Stefan J. Bos, Worthy News Europe Bureau Chief reporting from Budapest
BUDAPEST, HUNGARY (Worthy News)-- Hungarian authorities say a death brigade may have been responsible for several deadly attacks against Hungarian Gypsies, also known as Roma, Worthy News learned Saturday, February 28. The revelations came just days after a father and his young son were shot and killed as they tried to escape from their burning home in a village near Budapest.
In the snow, investigators found blood and parts of the petrol bomb that caused Monday's fire in Tatarszentgyorgy village, about 65 kilometers south east of Budapest. The head of the local police's criminal department, Peter Papp, said 27-year old Robert Csorba and son of five were apparently shot dead as they tried to escape their house, which had been set on fire. Two other children, three and six, were seriously injured in the blaze, villagers claimed.
Papp said his team is continuing its investigations. "But one thing is clear, we know now that the autopsy has shown that the father and his young son suffered a violent death," he explained. The incident is the latest in a series of attacks on Roma houses in which some seven people have died over the past year.
The National Investigation Office, Hungary's equivalant of the F-B-I, has revealed that the violence may have been carried out by a death brigade targeting Roma. "Evidence discovered so far suggests that we are dealing with a series of crimes," said the National Investigation Office Director Attila Petofi. "It appears that the perpatrators are from the same circle of criminals."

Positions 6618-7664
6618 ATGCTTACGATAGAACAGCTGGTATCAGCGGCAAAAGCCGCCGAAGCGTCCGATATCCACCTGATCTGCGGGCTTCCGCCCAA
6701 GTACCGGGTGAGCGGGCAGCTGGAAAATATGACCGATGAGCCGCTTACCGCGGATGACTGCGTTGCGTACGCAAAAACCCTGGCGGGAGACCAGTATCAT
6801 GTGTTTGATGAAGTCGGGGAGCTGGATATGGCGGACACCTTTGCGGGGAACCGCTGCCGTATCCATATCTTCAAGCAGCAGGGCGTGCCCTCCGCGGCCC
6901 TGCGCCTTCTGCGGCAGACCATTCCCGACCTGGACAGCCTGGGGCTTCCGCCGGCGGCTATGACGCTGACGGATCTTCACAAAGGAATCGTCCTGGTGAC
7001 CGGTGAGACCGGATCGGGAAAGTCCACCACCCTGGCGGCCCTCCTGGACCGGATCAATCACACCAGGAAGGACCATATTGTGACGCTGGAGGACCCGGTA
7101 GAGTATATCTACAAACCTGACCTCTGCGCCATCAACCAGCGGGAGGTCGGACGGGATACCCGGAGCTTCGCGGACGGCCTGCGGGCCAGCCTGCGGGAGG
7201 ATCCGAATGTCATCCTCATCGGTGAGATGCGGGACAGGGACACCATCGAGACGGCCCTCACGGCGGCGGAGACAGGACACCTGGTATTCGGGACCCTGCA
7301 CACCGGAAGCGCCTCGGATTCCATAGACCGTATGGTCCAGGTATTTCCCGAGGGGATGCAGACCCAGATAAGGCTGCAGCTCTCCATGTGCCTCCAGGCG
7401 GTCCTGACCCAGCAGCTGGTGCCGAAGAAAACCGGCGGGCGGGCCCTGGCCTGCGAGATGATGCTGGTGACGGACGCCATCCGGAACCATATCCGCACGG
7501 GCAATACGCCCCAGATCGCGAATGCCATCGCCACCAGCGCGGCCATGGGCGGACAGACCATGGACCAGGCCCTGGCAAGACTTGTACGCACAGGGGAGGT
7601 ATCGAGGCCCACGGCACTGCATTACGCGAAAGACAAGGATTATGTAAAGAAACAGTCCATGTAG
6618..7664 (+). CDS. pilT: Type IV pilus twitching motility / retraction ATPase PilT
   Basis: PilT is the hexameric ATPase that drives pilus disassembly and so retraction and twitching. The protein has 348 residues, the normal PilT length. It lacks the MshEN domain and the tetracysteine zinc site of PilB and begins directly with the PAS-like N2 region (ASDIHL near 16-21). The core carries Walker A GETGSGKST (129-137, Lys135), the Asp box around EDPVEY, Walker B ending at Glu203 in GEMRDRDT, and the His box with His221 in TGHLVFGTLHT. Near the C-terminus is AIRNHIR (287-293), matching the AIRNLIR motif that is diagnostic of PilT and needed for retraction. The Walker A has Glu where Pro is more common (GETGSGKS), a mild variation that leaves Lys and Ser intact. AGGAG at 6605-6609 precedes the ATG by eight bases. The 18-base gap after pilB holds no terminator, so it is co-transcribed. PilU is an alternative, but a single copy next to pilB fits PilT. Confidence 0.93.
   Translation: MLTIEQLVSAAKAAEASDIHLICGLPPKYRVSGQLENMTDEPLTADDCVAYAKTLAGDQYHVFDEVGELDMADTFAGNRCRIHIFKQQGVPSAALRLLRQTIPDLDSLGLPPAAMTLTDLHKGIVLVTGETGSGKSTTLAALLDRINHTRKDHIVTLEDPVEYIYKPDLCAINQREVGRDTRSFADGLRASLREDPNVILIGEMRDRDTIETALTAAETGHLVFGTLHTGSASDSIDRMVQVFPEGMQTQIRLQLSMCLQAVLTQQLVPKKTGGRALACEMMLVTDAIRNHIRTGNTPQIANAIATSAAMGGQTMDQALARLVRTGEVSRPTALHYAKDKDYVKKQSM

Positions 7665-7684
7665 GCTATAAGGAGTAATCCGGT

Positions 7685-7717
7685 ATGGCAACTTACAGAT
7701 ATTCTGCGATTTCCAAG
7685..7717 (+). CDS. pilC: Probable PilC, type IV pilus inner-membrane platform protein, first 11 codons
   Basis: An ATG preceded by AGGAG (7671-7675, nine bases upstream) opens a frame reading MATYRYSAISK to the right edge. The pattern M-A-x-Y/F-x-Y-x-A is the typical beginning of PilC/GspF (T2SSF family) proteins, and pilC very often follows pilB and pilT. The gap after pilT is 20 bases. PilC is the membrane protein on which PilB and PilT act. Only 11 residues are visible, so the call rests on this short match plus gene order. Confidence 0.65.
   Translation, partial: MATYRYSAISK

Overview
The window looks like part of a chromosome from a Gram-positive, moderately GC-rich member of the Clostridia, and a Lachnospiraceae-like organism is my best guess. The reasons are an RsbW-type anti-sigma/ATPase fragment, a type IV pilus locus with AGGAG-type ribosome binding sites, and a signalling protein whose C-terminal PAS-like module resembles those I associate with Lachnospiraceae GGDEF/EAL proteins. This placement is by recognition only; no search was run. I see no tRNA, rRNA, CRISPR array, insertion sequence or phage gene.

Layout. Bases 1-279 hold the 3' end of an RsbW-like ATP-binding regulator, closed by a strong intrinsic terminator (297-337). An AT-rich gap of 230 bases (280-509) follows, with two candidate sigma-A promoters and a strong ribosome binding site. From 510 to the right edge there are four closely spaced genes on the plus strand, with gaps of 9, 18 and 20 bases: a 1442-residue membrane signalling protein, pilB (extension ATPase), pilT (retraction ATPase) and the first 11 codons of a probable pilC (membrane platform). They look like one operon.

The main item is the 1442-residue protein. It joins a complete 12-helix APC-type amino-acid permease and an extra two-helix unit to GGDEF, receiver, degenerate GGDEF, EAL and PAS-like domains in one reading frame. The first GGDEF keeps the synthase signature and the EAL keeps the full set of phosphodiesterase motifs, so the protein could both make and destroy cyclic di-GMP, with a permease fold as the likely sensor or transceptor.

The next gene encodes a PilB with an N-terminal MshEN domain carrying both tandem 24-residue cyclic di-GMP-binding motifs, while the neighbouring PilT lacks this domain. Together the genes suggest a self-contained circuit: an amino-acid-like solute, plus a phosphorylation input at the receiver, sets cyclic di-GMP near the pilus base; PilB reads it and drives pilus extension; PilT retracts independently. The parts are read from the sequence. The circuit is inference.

For the residents of the village of Tatarszengyorgy Monday's hate crime didn't came as a surprise. They recalled that the far right paramilitary group Magyar Garda, or Hungarian Guard, has been marching through the village, intimidating the Roma population. Video footage, seen by BosNewsLife, showed angry young man dressed in uniforms and carrying a flag resembling the one use by Hungarians during the Nazi-era. They protested against what they called "Gypsy crime."
While Magyar Garda has denied involvement in criminal activities, a court has banned
the group, saying it had created an anti-Roma atmosphere. However its activists plan to continue anyway, but in a downgraded form.
There are concerns that extremism towards Roma will increase at a time when far
right groups seek scapegoats for Hungary's economic crisis. Tensions have also increased following the murder of international Romanian handball player Marian Cozma in a nightclub in Hungary, which was linked to Roma.
The police chief in Pest country, Sandor Armos, has also admitted that staff members have been reluctant to investigate this week’s Roma murders.
He said officers would face disciplinary procedures for the mistakes they made. Officers even failed to "conduct a thorough search for hot clues around the murder scene," he explained. "They even passed by the bullets fired from the murder weapon which were later discovered just a few meters from the house."
However police also announced the arrest of a suspect in an attack last year on a Roma home in the city of Pecs in which the parents were killed.
Hungary's Prime Minister Ferenc Gyurcsany has called for an investigation into police action towards Roma and pledged to step up police patrols in volatile areas. Some seven people were killed in anti-Roma violence in the past year.
Jewish and Roma groups have also urged him to help ensure Hungary will see better anti-hate speech legislation to protect Hungary's up to 800.000 Roma population.